Jan. 10 (Bloomberg) -- General Motors Co.’s unprofitable Opel division started production of the Adam small car, named after the 151-year-old brand’s founder, in a bid to win back European customers amid a recession in the region.
Opel invested 190 million euros ($248 million) to prepare its factory in Eisenach, Germany, which also builds the Corsa hatchback, to make the Adam, interim Chief Executive Officer Thomas Sedran said today during a presentation at the plant. The model is being marketed as giving buyers a choice of as many as 61,000 exterior and 82,000 interior design combinations.
GM’s losses in Europe since 1999 have totaled $17.3 billion. The Detroit-based carmaker has a target of bringing the operations to break-even by 2015. Sales by Opel and its U.K. sister brand Vauxhall have fallen faster than European industrywide deliveries have contracted, cutting the divisions’ combined market share to 6.7 percent in the first 11 months of 2012 from 8.4 percent for all of 2007.
“The Adam plays an important role as a sign of life for the Opel brand,” Christoph Stuermer, a Frankfurt-based analyst at IHS Automotive research company, said by phone before the event. “From a volume point of view, the Corsa is much more important,” with Opel likely to sell one Adam for every 10 deliveries of the older model.
The Adam is priced starting at 11,500 euros in Germany, compared to 9,975 euros for an entry-level version of Volkswagen AG’s competing Up! city car and 11,600 euros for the retro-designed 500 model made by Fiat SpA. More than 16,000 orders have been placed for the Adam, which enters showrooms on Jan. 19, Opel said.
The GM division, based in the Frankfurt suburb of Ruesselsheim, is encouraging Adam purchasers to order the car from dealers rather than buy it on the spot. Options enable drivers to choose different colors for separate external parts and trim as well as a range of materials and lighting for the interior.
Customers ordering an Adam can be certain that they “won’t see an identical car,” and “almost every Adam will be unique,” Sedran said.
“It’s likely that we’ll see more Adam derivatives, but there’s been no decision yet,” he told journalists following the event.
The design range compares with 500,000 potential variations offered for the Fiat 500, according to Claus Witzeck, a spokesman in Frankfurt for the Italian company.
Opel is introducing 23 vehicles from 2012 through 2016, including the South Korea-built Mokka compact sport-utility vehicle, which went on the market in October, and the Cascada convertible, which Sedran said will go on sale in April.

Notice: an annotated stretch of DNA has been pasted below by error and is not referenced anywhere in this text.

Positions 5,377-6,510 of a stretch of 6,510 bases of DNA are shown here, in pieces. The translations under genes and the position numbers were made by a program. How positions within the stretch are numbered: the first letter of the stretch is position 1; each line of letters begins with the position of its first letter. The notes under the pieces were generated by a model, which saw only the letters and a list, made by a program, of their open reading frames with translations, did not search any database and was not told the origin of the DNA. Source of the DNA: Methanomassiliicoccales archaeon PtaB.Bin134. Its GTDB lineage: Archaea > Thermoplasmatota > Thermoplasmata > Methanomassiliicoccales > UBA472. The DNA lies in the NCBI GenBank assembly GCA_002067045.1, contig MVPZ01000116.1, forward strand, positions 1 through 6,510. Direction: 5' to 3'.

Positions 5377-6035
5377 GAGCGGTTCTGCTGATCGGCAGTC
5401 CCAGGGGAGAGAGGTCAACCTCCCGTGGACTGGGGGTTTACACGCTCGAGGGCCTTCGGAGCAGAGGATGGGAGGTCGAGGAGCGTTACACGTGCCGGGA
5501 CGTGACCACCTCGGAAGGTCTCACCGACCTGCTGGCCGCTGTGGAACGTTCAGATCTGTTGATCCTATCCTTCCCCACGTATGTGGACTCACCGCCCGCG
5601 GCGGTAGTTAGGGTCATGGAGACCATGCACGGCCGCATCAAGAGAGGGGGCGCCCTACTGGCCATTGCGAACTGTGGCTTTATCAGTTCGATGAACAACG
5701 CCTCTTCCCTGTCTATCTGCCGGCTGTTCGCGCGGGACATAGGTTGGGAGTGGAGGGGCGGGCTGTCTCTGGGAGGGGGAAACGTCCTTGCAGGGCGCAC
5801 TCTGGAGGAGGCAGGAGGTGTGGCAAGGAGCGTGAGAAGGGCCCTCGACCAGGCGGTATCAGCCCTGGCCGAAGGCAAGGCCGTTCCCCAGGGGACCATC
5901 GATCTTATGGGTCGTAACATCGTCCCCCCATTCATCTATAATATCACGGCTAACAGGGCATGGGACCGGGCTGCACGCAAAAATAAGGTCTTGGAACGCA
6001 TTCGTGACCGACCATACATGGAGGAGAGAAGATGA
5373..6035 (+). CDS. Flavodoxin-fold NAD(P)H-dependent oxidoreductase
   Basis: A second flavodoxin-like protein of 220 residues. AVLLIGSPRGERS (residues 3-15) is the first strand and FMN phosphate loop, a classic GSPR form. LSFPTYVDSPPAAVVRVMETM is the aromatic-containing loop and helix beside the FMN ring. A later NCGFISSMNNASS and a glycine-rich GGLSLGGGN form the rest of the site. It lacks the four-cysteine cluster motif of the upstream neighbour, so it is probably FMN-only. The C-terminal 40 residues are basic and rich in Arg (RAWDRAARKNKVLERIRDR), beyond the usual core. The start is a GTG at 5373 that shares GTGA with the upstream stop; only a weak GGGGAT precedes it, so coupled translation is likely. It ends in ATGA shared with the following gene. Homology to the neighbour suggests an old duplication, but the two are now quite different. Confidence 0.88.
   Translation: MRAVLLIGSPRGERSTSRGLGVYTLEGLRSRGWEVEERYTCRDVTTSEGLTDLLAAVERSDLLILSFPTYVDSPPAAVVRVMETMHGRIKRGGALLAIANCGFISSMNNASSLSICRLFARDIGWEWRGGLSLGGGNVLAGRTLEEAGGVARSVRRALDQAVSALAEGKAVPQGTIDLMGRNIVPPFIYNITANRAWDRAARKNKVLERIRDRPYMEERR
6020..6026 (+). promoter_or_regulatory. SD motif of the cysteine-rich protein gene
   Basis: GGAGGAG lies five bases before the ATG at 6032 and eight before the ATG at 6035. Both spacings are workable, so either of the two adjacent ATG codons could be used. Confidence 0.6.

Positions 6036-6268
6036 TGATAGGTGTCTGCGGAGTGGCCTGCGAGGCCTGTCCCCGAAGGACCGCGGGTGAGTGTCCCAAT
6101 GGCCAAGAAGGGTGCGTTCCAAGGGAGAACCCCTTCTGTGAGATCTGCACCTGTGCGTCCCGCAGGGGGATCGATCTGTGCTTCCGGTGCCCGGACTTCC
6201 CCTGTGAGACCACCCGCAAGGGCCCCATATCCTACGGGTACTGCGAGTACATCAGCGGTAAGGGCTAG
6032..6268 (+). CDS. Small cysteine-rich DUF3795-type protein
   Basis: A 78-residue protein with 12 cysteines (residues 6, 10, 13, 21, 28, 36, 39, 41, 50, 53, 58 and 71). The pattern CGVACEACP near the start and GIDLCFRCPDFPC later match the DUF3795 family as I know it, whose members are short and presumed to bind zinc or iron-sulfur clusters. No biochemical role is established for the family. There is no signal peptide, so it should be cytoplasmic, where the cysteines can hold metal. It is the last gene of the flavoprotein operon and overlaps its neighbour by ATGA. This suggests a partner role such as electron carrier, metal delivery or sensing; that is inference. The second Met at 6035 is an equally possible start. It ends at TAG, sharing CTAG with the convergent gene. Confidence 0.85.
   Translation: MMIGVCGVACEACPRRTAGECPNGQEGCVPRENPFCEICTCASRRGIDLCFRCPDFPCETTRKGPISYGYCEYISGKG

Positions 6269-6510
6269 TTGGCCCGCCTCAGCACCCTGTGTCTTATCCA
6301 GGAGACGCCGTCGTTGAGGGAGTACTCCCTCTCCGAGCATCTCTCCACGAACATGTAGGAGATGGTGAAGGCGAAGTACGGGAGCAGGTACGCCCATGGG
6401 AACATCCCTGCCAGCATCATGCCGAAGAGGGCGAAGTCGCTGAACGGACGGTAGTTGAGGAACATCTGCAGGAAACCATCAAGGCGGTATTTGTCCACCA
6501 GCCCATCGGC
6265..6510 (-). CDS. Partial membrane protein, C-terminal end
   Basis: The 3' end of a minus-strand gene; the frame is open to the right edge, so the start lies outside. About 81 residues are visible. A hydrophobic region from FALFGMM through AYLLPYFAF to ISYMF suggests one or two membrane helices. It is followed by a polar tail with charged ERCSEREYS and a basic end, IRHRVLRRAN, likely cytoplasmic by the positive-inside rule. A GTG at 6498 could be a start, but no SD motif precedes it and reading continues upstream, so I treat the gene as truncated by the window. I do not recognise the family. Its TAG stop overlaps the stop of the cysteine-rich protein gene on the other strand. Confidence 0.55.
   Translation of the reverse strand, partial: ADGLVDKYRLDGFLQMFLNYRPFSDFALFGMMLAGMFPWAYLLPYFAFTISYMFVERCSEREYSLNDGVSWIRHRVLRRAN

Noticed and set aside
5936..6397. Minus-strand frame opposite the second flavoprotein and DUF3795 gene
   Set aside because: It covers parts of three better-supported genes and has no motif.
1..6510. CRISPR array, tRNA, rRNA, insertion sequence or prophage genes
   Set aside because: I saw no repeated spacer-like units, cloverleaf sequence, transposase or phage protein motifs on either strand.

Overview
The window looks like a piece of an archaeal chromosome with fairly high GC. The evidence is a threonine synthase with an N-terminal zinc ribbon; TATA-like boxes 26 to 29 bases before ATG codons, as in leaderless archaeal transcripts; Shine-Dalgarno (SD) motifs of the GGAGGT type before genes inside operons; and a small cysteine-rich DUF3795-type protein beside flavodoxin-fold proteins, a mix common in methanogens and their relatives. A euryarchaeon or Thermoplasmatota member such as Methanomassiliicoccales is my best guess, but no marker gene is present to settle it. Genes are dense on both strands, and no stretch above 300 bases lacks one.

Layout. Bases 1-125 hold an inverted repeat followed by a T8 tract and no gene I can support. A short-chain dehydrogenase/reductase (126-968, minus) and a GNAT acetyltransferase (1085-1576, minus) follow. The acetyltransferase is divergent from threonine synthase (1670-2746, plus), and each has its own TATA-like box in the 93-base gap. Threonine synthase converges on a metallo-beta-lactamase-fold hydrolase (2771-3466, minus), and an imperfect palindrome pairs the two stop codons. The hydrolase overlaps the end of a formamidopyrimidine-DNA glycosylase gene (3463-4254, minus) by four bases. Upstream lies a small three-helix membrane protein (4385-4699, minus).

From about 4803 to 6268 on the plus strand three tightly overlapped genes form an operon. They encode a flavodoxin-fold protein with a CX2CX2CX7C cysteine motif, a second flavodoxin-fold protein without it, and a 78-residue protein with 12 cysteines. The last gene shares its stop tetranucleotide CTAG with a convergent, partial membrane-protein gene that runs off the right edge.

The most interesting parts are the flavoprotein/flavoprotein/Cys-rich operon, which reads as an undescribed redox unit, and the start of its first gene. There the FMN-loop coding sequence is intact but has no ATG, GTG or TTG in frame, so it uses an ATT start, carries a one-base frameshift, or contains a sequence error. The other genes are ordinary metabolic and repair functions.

The new models are part of a global GM strategy that also includes refreshing 70 percent of its U.S. brands’ lineup over a year and a half. Opel faces an extra challenge as European carmakers’ sales are set to shrink a sixth consecutive year. GM CEO Dan Akerson told reporters in Detroit yesterday that he sees Europe’s market “weakening,” and that “Germany looks like it could be slipping into recession.”
European industrywide deliveries will probably fall 4 percent in 2013, Sedran said today. Opel is unlikely to gain significant market share this year, he said.
The German division was founded as a bicycle and sewing-machine manufacturer by entrepreneur Adam Opel in 1862, and it began making cars about four decades later. GM bought an 80 percent stake in 1929 and gained full control two years later.
GM’s efforts to revive profit in Europe include setting up a vehicle-development partnership last year with PSA Peugeot Citroen, Europe’s second-biggest carmaker, while scaling back production at older factories. The cooperation has prompted speculation that Paris-based Peugeot may combine with Opel, including a report in Le Monde newspaper earlier this month that France’s government is pushing for such a move.
“Opel is not for sale,” Sedran said today, reiterating earlier statements by GM executives. The cooperation with Peugeot “is just a beginning,” and “we see a couple of additional projects that are possible.”
Opel will stop producing cars at its 3,100-employee plant in Bochum, Germany, in 2016 in the first shutdown of an auto plant in the country since World War II. GM closed a factory in Antwerp, Belgium, in 2010 and is selling a transmission plant in Strasbourg, France, that employs about 1,000 people.
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